Everything I Know About Twitter I Learned on Prom Night

Scoble highlighted a great comment by the CTO of a microblogging service called Grazr.  I’d encourage you to read the full comment, but can basically be summed up with this sentence:

The truth is, we like to talk about scaling, but without steady growth and something people find compelling, all the scaling in the world won’t help you.

Don’t ask me why, but after reading this comment, I couldn’t help but draw comparisons to a typical high school prom.  Not sure how things operated when you were (or still are) in school, but for me, the prom queen was much more likely to be physically attractive as opposed to being just regular-looking with an amazing personality.  If the web held a prom, who do you think would be crowned the queen, Twitter or Grazr?

Don’t worry, Grazr.  I’ll save a spot next to me at the next math club meeting.


4 responses to “Everything I Know About Twitter I Learned on Prom Night

  1. Thanks man!

  2. Hey! We’re cool! …. Aren’t we?! Hello? …. Math is FUN!

    This post really made me smile, thanks!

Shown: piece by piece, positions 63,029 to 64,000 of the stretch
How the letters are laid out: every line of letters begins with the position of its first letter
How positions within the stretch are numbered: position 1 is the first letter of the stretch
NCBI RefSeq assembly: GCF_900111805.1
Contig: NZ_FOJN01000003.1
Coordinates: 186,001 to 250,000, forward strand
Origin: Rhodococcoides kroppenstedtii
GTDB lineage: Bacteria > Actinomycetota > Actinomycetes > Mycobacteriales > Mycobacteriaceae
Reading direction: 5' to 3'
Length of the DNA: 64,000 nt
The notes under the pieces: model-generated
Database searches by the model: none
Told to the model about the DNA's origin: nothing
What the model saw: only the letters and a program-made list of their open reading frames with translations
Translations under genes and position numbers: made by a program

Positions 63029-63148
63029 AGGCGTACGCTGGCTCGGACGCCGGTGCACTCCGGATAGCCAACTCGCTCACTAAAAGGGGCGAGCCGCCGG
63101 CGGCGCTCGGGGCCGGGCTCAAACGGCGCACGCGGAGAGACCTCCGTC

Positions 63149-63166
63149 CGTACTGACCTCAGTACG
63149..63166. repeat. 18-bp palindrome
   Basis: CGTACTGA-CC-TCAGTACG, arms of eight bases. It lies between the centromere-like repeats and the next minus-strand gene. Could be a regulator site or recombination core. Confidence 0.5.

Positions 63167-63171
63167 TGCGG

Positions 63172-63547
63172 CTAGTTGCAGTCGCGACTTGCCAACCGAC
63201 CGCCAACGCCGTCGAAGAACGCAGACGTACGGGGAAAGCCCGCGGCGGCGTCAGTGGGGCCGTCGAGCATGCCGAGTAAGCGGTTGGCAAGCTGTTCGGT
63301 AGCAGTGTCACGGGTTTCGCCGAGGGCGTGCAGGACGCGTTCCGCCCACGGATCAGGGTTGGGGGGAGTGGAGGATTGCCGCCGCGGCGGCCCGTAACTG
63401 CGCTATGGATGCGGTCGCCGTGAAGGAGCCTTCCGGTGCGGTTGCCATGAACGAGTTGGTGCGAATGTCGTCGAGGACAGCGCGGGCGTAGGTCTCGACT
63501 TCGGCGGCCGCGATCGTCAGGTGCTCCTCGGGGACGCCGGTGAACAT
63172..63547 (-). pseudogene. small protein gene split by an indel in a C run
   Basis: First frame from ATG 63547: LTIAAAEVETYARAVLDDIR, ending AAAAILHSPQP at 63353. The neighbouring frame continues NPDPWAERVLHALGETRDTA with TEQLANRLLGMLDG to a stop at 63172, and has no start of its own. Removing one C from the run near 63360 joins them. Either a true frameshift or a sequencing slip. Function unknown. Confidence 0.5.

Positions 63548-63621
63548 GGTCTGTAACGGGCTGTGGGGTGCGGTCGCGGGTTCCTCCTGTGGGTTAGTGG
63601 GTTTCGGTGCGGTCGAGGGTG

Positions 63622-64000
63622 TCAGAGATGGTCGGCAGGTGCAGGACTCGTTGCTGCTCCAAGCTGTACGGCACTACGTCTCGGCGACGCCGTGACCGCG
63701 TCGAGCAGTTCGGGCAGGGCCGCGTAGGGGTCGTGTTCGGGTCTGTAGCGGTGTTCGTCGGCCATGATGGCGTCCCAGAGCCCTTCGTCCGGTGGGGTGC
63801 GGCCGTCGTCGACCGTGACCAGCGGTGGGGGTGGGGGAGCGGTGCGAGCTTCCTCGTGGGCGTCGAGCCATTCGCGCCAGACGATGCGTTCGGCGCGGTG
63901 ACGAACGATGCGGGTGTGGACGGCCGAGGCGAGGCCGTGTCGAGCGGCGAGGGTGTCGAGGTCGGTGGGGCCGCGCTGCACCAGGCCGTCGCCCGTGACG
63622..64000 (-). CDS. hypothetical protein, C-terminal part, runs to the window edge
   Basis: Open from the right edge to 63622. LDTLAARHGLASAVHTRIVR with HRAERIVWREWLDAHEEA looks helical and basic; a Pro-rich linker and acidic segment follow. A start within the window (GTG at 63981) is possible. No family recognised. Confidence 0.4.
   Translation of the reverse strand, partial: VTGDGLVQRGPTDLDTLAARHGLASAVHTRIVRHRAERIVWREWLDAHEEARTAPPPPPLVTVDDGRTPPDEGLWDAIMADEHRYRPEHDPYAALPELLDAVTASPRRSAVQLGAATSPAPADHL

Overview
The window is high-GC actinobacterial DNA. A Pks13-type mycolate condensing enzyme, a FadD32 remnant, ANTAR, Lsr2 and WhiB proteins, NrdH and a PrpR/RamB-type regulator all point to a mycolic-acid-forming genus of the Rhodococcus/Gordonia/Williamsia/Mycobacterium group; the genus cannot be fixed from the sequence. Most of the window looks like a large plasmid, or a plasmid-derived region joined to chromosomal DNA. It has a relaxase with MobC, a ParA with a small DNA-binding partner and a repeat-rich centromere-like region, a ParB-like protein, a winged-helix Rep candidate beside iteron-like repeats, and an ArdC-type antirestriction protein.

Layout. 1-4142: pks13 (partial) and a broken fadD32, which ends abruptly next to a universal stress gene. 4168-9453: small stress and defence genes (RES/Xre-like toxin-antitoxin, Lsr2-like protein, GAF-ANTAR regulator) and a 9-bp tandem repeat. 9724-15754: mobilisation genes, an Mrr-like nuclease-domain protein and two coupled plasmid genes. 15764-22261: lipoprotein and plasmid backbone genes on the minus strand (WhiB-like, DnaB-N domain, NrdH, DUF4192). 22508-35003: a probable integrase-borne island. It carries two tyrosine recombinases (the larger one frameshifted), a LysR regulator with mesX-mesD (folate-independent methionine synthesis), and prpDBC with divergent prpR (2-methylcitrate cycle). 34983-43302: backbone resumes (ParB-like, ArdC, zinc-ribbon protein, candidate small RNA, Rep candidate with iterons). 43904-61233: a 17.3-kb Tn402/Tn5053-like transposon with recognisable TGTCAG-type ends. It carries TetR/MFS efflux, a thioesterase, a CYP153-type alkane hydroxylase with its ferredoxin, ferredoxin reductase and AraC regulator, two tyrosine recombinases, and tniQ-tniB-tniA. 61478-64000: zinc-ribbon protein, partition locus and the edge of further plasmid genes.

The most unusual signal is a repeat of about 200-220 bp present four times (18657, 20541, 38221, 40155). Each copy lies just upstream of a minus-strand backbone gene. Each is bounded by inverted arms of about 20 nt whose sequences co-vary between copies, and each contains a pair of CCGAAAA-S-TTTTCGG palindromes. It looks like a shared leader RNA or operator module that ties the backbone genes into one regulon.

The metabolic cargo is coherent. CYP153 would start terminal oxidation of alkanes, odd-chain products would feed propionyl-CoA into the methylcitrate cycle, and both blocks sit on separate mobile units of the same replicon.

Minor quibble: Grazr isn’t a micro blogging service, in fact there’s no real analog to what we do. One of our ongoing challenges is working on something without an analog, even *we* don’t know what it’s supposed to be.

    It’s especially hard when you get cornered into describing the product, you can’t say “It’s the YouTube for Vegetarians!” and have your audience nod sagely, instead you just kind of fumble with “well you can do this, and this, and do you know what a feed is?” … crickets…

    We built a *ton* of technology hoping to find the mystical product-market fit, still haven’t gotten there yet though.

  3. Thanks for the comment, Mike – I edited the post, apologies for the mislabeling.

    It’s interesting, a while back I was actually looking for a service that would pull together multiple feeds into a single stream, and was shocked when I was unable to find one. I ended up hacking something together with Yahoo Pipes, but it was pretty unsatisfying. Cool to see you guys tackling that problem.

    And no offense to any prom queens here, but let me ask a different question. If you were a VC and had several million dollars to invest in a technology company, which would you invest in: the one founded by the prom queen, or the one founded by the president of the math club? 🙂

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